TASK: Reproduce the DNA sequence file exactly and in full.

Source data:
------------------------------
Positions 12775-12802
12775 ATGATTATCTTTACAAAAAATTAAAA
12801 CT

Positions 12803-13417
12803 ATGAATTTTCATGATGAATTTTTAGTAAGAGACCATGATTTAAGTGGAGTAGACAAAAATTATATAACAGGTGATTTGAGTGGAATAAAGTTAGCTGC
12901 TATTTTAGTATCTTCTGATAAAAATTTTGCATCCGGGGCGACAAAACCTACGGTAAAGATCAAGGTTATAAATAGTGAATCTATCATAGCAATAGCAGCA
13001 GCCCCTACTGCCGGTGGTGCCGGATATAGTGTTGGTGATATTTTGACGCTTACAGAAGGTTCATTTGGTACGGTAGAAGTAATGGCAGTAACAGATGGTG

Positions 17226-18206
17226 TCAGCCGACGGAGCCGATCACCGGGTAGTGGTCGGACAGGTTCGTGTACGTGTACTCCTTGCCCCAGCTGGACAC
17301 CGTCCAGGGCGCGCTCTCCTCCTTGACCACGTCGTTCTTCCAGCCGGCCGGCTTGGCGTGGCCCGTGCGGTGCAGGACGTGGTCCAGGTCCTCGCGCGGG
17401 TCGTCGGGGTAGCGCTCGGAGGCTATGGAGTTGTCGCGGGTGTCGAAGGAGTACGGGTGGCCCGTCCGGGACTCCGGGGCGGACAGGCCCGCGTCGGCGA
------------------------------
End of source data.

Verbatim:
Positions 12775-12802
12775 ATGATTATCTTTACAAAAAATTAAAA
12801 CT

Positions 12803-13417
12803 ATGAATTTTCATGATGAATTTTTAGTAAGAGACCATGATTTAAGTGGAGTAGACAAAAATTATATAACAGGTGATTTGAGTGGAATAAAGTTAGCTGC
12901 TATTTTAGTATCTTCTGATAAAAATTTTGCATCCGGGGCGACAAAACCTACGGTAAAGATCAAGGTTATAAATAGTGAATCTATCATAGCAATAGCAGCA
13001 GCCCCTACTGCCGGTGGTGCCGGATATAGTGTTGGTGATATTTTGACGCTTACAGAAGGTTCATTTGGTACGGTAGAAGTAATGGCAGTAACAGATGGTG

Positions 17226-18206
17226 TCAGCCGACGGAGCCGATCACCGGGTAGTGGTCGGACAGGTTCGTGTACGTGTACTCCTTGCCCCAGCTGGACAC
17301 CGTCCAGGGCGCGCTCTCCTCCTTGACCACGTCGTTCTTCCAGCCGGCCGGCTTGGCGTGGCCCGTGCGGTGCAGGACGTGGTCCAGGTCCTCGCGCGGG
17401 TCGTCGGGGTAGCGCTCGGAGGCTATGGAGTTGTCGCGGGTGTCGAAGGAGTACGGGTGGCCCGTCCGGGACTCCGGGGCGGACAGGCCCGCGTCGGCGA